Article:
Newly appointed judge of the Western Cape Division of the High Court, Taswell Papier, believes we all have to take collective responsibility for building a society we can be proud of.
A son of Steenberg, Judge Papier, 56, was appointed by President Jacob Zuma on Thursday November 2.
He has been practising as a lawyer for approximately 30 years and considers himself to be “passionate about justice, fairness and equity”.
“I was born in the working class suburb of Steenberg, shortly after my parents were moved from Diep River in terms of the Group Areas Act,” he said.
Having grown up during the darkest years of apartheid, experiencing racism, violence and several states of emergency, Judge Papier became determined to contribute towards eradicating the unjust system.
“I attended a careers evening, organised by our youth group while at high school, and was impressed by my engagement with the late attorney Percy Sonn, which made me think seriously about a career in law. Percy was practising in partnership with the legendary late Dullah Omar at the time.”
Judge Papier said he grew up being very aware of apartheid’s Group Areas Act; the Immorality Act, and the draconian pass law system and the “petty” apart-
heid laws that included black people not being able to go to certain restaurants or beaches or use train carriages or buses
which were designated for “whites only”.
As a young lawyer with a practice in Mitchell’s Plain in the 1980s, Judge Papier defended hundreds of activists who were pupils or students or members of civic organisations and the military wing of the ANC, Umkhonto we Sizwe.
He said he regularly travelled to rural towns to represent victims and activists.
“I tried to assist constructively wherever possible in whatever way I could, and joined organisations like the National Association of Democratic Lawyers (NADEL), a group of progressive lawyers.
“We challenged unlawful actions by the state and the police, visited freedom fighters on Robben Island and in other prisons, and supported liberation movements and anti-apartheid organisations.”
He said there was still so much to be done to overcome the legacy of apartheid, to eradicate poverty and to ensure opportunities for economic upliftment.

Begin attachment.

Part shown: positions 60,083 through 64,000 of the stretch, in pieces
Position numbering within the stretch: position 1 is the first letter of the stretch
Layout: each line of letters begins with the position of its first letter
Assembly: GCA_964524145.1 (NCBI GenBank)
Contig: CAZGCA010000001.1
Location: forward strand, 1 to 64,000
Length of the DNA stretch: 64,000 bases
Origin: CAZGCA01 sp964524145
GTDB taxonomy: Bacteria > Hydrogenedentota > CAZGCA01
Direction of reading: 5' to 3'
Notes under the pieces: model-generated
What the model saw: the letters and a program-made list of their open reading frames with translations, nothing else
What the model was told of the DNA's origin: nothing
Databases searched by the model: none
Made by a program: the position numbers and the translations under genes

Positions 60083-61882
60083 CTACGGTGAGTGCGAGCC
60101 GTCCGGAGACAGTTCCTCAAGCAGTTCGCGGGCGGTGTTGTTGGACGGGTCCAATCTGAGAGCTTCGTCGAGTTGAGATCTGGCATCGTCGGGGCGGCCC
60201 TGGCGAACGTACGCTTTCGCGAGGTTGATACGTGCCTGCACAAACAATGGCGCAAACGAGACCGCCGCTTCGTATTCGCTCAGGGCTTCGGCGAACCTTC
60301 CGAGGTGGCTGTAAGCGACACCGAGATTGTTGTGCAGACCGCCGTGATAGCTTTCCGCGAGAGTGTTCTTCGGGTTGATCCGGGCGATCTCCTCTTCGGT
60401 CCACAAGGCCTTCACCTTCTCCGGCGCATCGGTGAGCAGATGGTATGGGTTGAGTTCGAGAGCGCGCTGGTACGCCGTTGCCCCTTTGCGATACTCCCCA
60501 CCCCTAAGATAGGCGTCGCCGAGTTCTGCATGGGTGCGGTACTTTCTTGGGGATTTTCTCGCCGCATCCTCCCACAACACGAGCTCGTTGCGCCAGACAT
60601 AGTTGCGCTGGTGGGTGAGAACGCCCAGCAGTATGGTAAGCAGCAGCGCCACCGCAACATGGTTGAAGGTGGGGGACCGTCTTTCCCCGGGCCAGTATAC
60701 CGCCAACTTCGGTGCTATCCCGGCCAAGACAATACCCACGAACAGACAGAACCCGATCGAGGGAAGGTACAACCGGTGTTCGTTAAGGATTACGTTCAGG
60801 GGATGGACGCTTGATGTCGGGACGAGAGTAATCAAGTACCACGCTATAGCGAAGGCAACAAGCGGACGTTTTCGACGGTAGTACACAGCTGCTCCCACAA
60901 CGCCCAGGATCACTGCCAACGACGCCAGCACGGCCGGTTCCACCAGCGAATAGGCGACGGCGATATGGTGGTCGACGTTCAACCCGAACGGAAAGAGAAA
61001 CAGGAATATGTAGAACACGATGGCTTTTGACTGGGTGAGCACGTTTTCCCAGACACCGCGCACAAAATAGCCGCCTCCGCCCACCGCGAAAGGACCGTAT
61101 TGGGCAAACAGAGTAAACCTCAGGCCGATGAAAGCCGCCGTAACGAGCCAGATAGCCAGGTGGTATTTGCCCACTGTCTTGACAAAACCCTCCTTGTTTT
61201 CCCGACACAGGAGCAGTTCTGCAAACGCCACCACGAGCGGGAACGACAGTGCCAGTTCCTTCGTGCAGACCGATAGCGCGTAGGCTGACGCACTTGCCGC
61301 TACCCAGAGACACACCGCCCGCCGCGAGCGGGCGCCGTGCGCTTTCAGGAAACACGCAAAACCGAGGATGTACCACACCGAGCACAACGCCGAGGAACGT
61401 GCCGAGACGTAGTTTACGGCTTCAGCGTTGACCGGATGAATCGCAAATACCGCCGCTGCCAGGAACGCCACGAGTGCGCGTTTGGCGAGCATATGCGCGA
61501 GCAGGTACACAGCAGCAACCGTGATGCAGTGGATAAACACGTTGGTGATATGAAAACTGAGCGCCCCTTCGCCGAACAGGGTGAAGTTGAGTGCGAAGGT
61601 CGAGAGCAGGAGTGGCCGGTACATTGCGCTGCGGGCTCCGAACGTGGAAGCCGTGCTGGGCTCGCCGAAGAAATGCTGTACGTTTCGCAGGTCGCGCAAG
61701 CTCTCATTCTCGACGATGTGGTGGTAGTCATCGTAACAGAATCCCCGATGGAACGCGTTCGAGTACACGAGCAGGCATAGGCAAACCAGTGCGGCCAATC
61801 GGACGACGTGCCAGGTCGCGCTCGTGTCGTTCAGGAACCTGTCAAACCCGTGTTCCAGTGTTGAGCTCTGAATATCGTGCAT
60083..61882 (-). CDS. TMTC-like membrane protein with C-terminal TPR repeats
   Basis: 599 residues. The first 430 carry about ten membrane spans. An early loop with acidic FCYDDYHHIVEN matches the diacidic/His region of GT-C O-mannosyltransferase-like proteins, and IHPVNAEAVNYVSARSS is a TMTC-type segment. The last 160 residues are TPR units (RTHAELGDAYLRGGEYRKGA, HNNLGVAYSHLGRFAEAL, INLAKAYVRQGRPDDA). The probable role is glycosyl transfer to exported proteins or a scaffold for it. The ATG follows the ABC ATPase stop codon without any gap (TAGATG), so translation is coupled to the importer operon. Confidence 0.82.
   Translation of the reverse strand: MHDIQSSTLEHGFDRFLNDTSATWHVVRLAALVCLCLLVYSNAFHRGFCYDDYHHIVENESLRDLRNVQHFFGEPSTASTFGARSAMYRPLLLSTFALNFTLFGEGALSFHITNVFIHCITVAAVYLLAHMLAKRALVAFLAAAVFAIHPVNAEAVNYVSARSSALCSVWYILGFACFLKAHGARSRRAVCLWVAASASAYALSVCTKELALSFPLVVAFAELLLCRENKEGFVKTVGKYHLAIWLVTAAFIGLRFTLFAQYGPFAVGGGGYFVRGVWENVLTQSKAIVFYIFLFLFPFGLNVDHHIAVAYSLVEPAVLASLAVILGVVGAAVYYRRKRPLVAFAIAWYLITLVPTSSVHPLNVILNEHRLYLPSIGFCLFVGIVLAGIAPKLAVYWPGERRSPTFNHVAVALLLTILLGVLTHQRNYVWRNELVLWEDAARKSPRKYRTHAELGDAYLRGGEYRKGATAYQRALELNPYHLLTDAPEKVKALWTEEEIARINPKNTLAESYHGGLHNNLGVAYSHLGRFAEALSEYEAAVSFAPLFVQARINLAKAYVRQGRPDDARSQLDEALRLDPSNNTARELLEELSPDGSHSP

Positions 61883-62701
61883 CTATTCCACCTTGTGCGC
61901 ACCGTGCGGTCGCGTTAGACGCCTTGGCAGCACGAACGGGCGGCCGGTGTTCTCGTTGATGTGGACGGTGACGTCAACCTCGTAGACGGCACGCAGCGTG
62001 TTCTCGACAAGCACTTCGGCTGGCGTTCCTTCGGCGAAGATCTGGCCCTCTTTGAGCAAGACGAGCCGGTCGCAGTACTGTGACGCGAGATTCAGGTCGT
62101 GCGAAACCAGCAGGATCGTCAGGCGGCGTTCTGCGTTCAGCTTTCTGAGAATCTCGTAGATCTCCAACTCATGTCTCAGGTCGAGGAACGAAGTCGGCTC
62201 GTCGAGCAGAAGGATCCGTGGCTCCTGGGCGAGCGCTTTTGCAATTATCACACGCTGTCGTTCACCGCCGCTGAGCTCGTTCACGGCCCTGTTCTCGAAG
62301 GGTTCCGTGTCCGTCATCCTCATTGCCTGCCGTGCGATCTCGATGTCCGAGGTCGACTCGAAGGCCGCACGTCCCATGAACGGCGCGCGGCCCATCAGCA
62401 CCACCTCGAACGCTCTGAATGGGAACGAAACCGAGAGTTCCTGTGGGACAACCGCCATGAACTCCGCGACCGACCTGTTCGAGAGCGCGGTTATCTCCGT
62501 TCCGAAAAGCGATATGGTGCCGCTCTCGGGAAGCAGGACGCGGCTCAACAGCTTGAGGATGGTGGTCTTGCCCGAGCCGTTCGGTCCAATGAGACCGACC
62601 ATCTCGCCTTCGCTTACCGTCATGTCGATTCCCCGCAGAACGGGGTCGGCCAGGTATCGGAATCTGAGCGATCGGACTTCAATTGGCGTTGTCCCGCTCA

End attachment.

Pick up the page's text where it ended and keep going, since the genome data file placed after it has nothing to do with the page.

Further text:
“Education is key to this. Racism in all its forms has to be recognised and addressed – we cannot afford to look the other way. We all have to take collective responsibility for building a society of the future that we can all be proud of.”
Judge Papier said everyone has the right to make their own future decisions. “I am proud when I see young people grasping the opportunities that they can, often in spite of the odds against them. Everyone has a constructive and valuable contribution to make in building a better society for all. This we can achieve, if we choose to do so.”
Judge Papier said when he grew up he enjoyed learning karate, playing squash and badminton, and did skin-diving for a community club. “As a young boy I also enjoyed playing the piano and guitar, and in my youth was part of the Corpus Christi Catholic Church Youth Group.”
He attended Catholic schools: St Augustine’s Primary, in Wittebome, and thereafter St Columba’s, in Athlone.
When Judge Papier decided to study law, there were few options open to black students. “Here I include everyone not classified as white. I attended the University of the Western Cape (UWC) which was far from home, with poor transport systems, so I had to leave home at 4am to be in time for my 8am lectures, often having to take five trains to travel from Steenberg station to Unibel station.
“UWC gave me not only an excellent foundation for law, but a political orientation and awareness, that reinforced and underscored my passion for justice. I have since studied at Harvard Law School where I did a Master’s degree in Human Rights, and at UCT where I did a Master’s degree in Corporate Law.”
Judge Papier has been married for 28 years and has two child-
When asked what his career advice would be for the youth he said: “I would encourage those considering a career in law, firstly to be driven by a passion for justice, fairness and equity. Values of honesty, integrity and sincerity are paramount, and should not be taken for granted. They should be prepared to work hard, and embrace the reality of life-long-learning.”